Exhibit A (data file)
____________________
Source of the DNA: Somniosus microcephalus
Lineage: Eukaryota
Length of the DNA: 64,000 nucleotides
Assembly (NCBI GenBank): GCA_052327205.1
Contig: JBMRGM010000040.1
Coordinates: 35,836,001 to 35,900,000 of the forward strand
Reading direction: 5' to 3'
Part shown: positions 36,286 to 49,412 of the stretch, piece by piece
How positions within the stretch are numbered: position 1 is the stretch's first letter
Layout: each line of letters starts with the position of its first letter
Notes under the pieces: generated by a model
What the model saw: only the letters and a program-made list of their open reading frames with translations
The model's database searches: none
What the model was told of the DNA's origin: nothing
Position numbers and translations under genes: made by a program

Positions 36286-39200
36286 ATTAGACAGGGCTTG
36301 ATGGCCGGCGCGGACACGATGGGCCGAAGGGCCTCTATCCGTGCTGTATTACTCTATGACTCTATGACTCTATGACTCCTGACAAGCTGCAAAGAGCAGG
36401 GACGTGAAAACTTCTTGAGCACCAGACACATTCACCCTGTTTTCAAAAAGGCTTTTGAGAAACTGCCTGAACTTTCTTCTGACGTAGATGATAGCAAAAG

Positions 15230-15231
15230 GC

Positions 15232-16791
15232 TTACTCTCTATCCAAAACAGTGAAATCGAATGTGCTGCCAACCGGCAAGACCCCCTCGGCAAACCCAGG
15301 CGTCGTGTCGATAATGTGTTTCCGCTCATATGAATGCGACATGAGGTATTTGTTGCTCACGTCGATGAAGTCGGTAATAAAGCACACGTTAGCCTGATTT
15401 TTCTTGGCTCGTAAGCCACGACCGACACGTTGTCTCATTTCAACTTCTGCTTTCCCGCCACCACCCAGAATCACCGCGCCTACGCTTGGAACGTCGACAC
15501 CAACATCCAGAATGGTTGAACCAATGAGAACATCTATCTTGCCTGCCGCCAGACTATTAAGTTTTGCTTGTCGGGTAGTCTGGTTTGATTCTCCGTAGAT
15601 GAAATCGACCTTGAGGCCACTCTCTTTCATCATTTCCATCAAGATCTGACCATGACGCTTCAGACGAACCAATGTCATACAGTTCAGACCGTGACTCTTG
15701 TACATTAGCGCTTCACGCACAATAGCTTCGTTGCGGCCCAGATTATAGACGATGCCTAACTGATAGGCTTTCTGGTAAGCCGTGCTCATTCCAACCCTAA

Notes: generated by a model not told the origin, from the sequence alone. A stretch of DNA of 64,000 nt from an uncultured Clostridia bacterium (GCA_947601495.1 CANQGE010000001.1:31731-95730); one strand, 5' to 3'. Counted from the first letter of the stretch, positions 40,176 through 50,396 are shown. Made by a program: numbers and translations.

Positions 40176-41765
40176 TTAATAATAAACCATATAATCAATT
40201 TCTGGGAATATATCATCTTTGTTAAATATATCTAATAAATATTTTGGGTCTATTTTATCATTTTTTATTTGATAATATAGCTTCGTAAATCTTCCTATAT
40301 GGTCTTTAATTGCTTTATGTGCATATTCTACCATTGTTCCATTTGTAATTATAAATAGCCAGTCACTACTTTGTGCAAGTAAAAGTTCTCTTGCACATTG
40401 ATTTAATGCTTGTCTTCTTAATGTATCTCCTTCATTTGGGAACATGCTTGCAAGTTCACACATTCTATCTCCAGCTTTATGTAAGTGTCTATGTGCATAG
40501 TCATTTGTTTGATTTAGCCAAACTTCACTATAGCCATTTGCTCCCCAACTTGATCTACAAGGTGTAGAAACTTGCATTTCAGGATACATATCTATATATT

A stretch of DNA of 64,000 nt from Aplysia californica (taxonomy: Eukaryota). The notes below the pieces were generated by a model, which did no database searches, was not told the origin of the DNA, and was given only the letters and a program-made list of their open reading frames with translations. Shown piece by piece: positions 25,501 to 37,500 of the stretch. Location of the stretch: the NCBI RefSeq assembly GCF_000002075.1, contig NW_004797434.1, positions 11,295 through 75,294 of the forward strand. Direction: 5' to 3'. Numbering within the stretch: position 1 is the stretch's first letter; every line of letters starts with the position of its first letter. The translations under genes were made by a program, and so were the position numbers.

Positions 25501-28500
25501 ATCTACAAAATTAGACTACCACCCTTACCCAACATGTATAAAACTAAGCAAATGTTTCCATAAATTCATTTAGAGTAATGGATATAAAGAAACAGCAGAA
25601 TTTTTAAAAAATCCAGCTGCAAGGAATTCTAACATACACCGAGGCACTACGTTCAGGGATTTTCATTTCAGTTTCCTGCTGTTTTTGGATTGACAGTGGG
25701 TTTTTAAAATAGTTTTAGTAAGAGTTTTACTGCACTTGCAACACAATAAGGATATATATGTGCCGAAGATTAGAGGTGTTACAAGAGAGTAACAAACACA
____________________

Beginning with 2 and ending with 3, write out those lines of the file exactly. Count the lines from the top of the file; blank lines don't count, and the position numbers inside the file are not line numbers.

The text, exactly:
Lineage: Eukaryota
Length of the DNA: 64,000 nucleotides